In the west of Belarus on the border with Poland lies the Belovezhskaya Pushcha National Park - or Białowieża Forest- a unique ecosystem with over 900 plants and 250 animals and birds, including several rare species.
But most famously, it's home to a large population of European bison, the continent's heaviest land animals, and the only place they can be found in the wild.
Belovezhskaya Pushcha National Park is the last fragment of a primeval forest which used to stretch from the Baltic Sea to the Buh River and from Odder to the Dnieper River.
It's the oldest nature reserve in Europe and a UNESCO World Heritage site.
The first written references to Belovezhskaya Pushcha date back to the 10th century, with the first recorded piece of legislation on the protection of the forest dating back to the 16th century.
In the early 20th century, because of hunting, European bison were on the verge of extinction, but Belovezhskaya Pushcha is now home to more than 1200 wild bison.
"In Belovezhskaya Pushcha, we are making a big effort to preserve endangered animals," says wildlife expert Evgeniya Kuzmitskaya.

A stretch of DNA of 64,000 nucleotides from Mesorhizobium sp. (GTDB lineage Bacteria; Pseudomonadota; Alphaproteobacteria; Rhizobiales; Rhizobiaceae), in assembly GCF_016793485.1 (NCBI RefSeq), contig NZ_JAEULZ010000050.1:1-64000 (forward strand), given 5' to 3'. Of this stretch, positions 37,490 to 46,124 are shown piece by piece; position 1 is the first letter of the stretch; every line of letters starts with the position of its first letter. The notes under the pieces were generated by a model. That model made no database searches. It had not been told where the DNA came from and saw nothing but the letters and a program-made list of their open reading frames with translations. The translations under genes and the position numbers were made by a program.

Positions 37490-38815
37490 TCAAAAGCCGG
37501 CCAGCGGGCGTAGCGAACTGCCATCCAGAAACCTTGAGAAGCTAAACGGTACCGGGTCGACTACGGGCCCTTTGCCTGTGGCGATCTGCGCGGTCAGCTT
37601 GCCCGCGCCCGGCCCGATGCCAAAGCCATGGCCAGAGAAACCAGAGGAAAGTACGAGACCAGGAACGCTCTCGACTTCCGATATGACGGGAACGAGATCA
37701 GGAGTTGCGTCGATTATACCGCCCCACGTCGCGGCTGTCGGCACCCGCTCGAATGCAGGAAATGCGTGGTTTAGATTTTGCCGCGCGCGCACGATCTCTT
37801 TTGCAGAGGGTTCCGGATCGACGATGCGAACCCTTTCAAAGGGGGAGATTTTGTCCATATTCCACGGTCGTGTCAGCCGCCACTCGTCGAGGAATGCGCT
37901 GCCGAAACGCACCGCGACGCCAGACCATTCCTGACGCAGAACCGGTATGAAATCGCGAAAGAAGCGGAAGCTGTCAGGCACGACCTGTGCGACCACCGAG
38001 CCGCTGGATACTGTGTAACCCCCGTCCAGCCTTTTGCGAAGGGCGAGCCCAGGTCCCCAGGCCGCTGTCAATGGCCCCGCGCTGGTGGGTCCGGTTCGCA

"The European bison, now a symbol of Belovezhskaya Pushcha, is an animal that today can only be found in the wild in this area."
The Belovezhskaya Pushcha Biosphere Reserve occupies the area of 12,162 km2, with the national park occupying 1,500.69 km2.
Throughout the ages, various wars have all taken their toll on the forest. Most of the Białowieża Forest was declared a national park on August 11th, 1932 during the Second Polish Republic and in 1944 part of the reserve was given to neighbouring Poland.
The border between the two countries runs through the forest with the Białowieża National Park on the Polish side of the border. Since May 2015 there has been a visa-free regime within the forest for hikers and cyclists.
In 1992 it was made a UNESCO World Heritage Site and in 1993 it was granted UNESCO Biosphere Reserve status.
In 2009 the Belovezhskaya Pushcha National Park celebrated the 600th anniversary of its reserve status.